“The Pandemic Revealed Our Priorities – Look Who Profited, Who Suffered”: WFTO President Roopa Mehta

President of the World Fair Trade Organization and CEO of NGO Sasha, Roopa Mehta is raising a red flag for India’s pandemic-struck textile industry.

President of the World Fair Trade Organization (WFTO), Roopa Mehta is thoroughly disillusioned with the Indian government. “It just doesn’t have its ear to the ground. They’re talking about being atmanirbhar (self-reliant) but they do not engage NGOs that have demonstrated great impact in the communities they work in. They are offering loans, but that will only push poor farmers and weavers further into debt traps and poverty. The COVID relief package is just pomp and show. It’s cruel to raise people’s hopes like that.”

It’s no small charge from a woman who has spent the better part of her life working towards the upliftment of India’s textile weavers and craftspersons. Since the mid-1980s, Roopa has spearheaded the Kolkata-based Sasha Association for Craft Producers.

The NGO has impacted lakhs of lives working as a development and marketing organistion for over a hundred groups of disadvantaged producers and artisans from rural and semi-urban pockets of northeast India, West Bengal, Orissa, Bihar and other states.

They focus on capacity building, technical assistance, design inputs, and product development while also keeping the social development of the workers needs in mind.

When Fair Trade Forum India was initiated in 2000 to promote fair-trade principles and practices to ensure ethical production and fair wages, Sasha was one of its seven founder members.

As president of the platform, Roopa attended conferences worldwide, understanding the logistics and challenges faced by artisans and craftspersons in developing countries around the world. In September 2019, she was announced president of WFTO after an election held in Peru.

Soon after she took over, the pandemic struck a crushing blow to India’s textile industry, and retail dropped to zero. “Initially, buyers contributed to workers’ welfare by crowdfunding and buying items like masks from our online stores,” she says, referencing an order of 30,000 masks that Sasha got recently from a fair-trade buyer for free distribution in artisan villages.

Roopa Mehta at Sasha

“With the support of our buyers, we took care of our artisans by providing relief through funds for essentials. At this time, there were also orders that gave work and income to home-based artisans. We hoped we would recover our losses,” she says.

But as the lockdown wore on, Roopa’s hope for the community diminished. “Very few organisations are working for the benefit of migrant workers. Groups associated with Sasha were still better off during lockdown. But that didn’t happen everywhere.”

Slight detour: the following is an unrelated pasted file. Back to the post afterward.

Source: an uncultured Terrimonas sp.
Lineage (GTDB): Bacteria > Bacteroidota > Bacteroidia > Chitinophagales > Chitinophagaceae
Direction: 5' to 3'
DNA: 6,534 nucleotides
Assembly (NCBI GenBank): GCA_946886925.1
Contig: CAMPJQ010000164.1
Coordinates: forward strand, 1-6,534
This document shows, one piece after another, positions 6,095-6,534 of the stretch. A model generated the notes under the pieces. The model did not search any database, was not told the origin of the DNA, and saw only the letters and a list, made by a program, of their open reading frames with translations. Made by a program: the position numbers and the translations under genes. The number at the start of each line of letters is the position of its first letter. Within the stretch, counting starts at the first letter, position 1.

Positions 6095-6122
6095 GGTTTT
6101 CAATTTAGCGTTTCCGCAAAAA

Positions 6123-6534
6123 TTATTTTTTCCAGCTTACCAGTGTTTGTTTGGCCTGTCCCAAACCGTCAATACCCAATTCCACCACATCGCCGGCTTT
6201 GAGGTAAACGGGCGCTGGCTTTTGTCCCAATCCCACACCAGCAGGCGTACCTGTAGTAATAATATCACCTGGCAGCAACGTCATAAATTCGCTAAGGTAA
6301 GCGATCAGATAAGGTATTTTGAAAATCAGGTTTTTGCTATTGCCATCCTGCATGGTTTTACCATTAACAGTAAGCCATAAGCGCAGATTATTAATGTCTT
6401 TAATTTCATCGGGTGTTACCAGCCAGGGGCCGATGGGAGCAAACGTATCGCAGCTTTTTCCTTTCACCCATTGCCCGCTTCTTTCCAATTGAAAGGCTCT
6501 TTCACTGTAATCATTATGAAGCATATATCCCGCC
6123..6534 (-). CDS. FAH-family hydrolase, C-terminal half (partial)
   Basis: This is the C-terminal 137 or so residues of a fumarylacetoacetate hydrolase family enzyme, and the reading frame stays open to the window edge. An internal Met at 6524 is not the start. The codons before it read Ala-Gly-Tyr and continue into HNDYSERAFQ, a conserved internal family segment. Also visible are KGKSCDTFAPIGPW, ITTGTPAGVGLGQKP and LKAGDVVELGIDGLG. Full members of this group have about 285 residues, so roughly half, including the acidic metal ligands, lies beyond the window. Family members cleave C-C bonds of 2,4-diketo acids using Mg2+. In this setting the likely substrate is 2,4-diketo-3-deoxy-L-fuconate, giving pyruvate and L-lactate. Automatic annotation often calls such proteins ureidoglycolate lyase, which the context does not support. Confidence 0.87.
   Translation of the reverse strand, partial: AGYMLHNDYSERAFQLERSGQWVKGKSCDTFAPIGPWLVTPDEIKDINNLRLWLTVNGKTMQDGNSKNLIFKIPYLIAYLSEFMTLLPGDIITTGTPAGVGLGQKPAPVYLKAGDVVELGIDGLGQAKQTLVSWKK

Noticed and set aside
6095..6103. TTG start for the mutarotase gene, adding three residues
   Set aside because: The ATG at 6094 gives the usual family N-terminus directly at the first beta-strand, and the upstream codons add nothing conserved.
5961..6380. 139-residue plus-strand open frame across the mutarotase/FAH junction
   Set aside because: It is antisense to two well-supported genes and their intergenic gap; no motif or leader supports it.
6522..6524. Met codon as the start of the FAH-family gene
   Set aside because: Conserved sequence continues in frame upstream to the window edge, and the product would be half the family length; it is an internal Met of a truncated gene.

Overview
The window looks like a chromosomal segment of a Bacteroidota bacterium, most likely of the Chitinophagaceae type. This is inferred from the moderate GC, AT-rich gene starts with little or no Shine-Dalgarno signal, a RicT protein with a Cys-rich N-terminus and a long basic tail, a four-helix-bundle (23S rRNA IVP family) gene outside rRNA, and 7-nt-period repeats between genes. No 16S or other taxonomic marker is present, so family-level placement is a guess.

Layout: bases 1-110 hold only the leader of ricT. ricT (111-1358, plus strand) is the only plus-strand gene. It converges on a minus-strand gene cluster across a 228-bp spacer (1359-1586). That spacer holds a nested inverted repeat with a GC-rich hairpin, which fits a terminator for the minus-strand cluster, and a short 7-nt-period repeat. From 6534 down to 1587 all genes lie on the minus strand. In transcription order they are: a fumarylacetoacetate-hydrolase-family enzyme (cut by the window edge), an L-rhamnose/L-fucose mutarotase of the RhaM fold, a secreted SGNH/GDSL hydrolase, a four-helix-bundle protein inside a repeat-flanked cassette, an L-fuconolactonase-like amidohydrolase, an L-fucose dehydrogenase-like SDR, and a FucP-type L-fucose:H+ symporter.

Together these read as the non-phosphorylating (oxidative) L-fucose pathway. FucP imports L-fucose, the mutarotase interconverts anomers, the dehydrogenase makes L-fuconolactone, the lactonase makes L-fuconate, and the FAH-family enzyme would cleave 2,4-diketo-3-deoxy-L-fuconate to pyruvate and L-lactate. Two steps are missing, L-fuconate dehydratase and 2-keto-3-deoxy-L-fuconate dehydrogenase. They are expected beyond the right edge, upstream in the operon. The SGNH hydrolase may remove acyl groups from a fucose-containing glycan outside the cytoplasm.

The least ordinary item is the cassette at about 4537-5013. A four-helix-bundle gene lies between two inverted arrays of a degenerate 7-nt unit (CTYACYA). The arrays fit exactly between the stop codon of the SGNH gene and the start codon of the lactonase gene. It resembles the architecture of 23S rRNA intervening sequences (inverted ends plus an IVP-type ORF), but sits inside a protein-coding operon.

Roopa believes policymakers need to think seriously about this sector, and how much potential it has to contribute to India’s GDP. “The pandemic made it clear what our priorities are, who has profited and who is suffering the most. We have enough plans to reach the moon and Mars, but how much do we invest on education and health? We need migrant labour to generate corporate profits, but what do we give them in return?” she asks.

Born in Patna where her mother was interning to be a medical doctor at the time, Roopa grew up in Delhi and graduated in Economics. After doing her Master’s in business management, she moved to Mumbai where she met her husband.

Having worked briefly with a fashion brand, she began researching Indian textiles and crafts and decided she wanted to help rural artisans reach bigger urban markets and earn better wages from their traditional crafts. That’s how she came across Sasha and the rest is history.

These days, the 68-year old mother of two and grandmother of four is at home in Kolkata with her husband – who, at 75, is retired and handles the kitchen very efficiently. She has a message for the government: “Give the textile sector a chance to recover. Don’t charge GST for a while; let them at least get back on their feet.”

Then in the next breath, she sighs, “Oh, I don’t know how and when it will ever get back up.” Even the ever-optimistic Roopa is hard-pressed for signs of hope.

First published in eShe’s September 2020 issue

Syndicated to Money Control

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